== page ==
Sainsbury’s sales stay soft

<p>Sainsbury’s is running to stand still—or at least it would be, without Argos.</p>

Sainsbury’s is running to stand still, and without Argos, it would be falling behind.


Unfortunately, a combined 0.3% rise in Argos and Sainsbury’s supermarket underlying sales masks a deterioration at Sainsbury’s which investors are unlikely to overlook. Sainsbury’s 0.5% like-for-like shrinkage shows that growth between Christmas and end-February of 0.1%-0.3% has faded. It coincides with a moderate hardening of prices on the high street, though it’s too early to attribute to any sort of impact on demand.

Sainsbury’s 0.5% LFL decline is the same as in July-September. That at least suggests visibility is returning to the supermarket performance, even if the failure to keep momentum from the winter months going is concerning. As to input cost pressures, the group’s statement skirts the issue of how soon they might need to be filtered out to customers, noting only that “the impact of cost price pressures remains uncertain”. That’s reasonable given the fluid outlook for exchange rates. However, it is inconceivable that Sainsbury’s and its closest competitors will not have modelled for an environment where prices steepen sharply. That gives a slightly different feel to the outlook they’re expecting than “uncertain”.


Sainsbury’s losing the food fight

For the moment though, the bulk of the 6.8% September-January hike in wholesale food prices is largely being masked by supply contracts which prevent significant increases over the short term. Therefore, to us, in light of food sales growth recently swinging into positive at Morrisons and Tesco, the continuing retreat by Sainsbury’s simply suggests it has been outmanoeuvred on price. That calls recent strategic changes by Food Commercial Director Paul Mills-Hicks further into question.

The group later on Thursday spotlighted its efforts to mitigate cost price pressures within its supply chains and said it would continue to cut costs to try to limit price rises for shoppers. Whilst prudent, Sainsbury’s is not unique in taking such measure, meaning that it is merely keeping pace with its competitors, at least on the cost front. It may even be that it’s rival Big 4 supermarkets are further down the road in cost smarts, given that large swathes of their top management teams were not distracted by a takeover last year, like Sainsbury’s execs.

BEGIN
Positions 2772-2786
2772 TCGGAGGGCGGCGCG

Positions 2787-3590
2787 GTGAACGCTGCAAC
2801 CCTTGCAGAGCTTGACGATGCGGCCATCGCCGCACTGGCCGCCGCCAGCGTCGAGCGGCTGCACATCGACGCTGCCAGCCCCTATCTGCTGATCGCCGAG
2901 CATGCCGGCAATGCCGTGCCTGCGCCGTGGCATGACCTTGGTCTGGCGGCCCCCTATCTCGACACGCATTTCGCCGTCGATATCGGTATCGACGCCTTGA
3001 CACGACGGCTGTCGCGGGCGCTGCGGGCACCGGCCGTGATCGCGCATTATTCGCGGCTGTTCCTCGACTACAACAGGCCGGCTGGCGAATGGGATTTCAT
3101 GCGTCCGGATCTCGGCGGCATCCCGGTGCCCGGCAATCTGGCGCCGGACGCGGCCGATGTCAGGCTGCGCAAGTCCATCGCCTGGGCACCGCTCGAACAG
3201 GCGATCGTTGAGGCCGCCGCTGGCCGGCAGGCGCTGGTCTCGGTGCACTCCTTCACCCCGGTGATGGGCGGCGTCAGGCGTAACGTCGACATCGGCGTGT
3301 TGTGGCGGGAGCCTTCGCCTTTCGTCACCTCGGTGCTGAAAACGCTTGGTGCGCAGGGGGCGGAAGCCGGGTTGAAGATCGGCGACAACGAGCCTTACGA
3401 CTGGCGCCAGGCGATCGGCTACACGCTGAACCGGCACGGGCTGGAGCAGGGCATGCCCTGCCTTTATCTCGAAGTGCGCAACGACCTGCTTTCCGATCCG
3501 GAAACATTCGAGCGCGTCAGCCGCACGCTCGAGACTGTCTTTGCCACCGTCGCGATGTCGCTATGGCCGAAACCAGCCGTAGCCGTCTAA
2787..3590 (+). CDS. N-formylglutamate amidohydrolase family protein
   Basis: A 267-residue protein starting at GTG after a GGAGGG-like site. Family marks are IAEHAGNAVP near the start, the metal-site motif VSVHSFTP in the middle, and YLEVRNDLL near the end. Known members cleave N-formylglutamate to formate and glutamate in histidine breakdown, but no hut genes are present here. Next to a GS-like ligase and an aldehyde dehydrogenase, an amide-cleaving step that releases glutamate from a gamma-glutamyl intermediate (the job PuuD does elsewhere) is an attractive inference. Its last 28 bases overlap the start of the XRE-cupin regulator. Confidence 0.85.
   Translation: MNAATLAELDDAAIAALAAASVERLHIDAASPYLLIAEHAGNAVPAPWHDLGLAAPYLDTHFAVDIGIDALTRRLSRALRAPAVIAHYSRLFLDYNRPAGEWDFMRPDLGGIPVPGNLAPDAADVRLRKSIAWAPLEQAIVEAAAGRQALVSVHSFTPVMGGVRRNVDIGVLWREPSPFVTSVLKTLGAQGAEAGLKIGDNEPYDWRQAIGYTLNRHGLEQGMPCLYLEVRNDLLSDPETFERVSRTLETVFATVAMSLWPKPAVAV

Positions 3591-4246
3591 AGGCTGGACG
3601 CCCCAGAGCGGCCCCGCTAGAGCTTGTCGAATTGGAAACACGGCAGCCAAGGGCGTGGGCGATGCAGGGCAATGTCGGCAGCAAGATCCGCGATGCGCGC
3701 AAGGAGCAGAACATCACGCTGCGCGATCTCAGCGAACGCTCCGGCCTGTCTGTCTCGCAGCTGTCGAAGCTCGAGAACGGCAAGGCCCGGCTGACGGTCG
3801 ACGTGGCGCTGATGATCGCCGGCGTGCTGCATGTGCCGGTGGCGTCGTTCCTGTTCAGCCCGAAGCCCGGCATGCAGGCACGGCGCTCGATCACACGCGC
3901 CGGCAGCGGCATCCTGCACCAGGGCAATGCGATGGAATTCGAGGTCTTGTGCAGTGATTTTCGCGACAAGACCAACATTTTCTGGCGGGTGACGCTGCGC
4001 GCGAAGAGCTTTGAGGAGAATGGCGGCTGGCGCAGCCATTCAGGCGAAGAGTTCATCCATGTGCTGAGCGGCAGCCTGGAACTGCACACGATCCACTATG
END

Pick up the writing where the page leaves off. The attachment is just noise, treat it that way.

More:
The continuing bright side of the group is of course Argos, where same-store sales accelerated to 4.3% from 4% in the third quarter, confirming that a performance similar to market leader Dixons Carphone is plausible. (Dixons’ UK & Ireland established-store growth was 6% in 10 weeks to early January). The rapid stabilisation of the Argos asset should also silence critics who were sceptical about the logic of the acquisition, though increased exposure to more dynamic general merchandise pricing remains another front for risk.

Sainsbury’s Argos sales do however increase confidence that core operating profit for the year will meet expectations of a 1% slide to around £694m. If confirmed, investors may be inclined to be more patient whilst the group redoubles grocery efforts to compete more convincingly with rivals, as they reclaim market share from Aldi and Lidl.


Not ripe for a rebound

From a technical chart point of view however, any such investor patience may not suffice to sustain the shares’ recent attempt to reclaim lost ground. At the time of writing, the stock was up 24% from the 15-year low it plunged to the day after the Brexit vote. There’s no doubt however that the shares are hitting resistance almost anywhere above 255p, and have done since late 2014. The stock has, on Thursday, certainly respected a clean descending line between June of that year to date. Strong incidence of overhead barriers (including 294p, the 38.2% interval of the decline from November 2014′s six-year high) signal to us that Sainsbury’s shares are still not ready for a sustained uptrend. Weakness back to the 200-day moving average seems likeliest to us over the medium term, though a successful breach of 277p could be the first sign that our view is incorrect. Even if that occurs, our view would not be absolutely disproved unless the shares can pull away from their clearest resistance of the last few years (294p/38.2%)  on the upside and keep going. How likely is that to happen whilst the group’s grocery sales underperform?



sainsburys daily 1553gmt 16032017 post Q4 2017


Source: Thomson Reuters and City Index / please click image to enlarge

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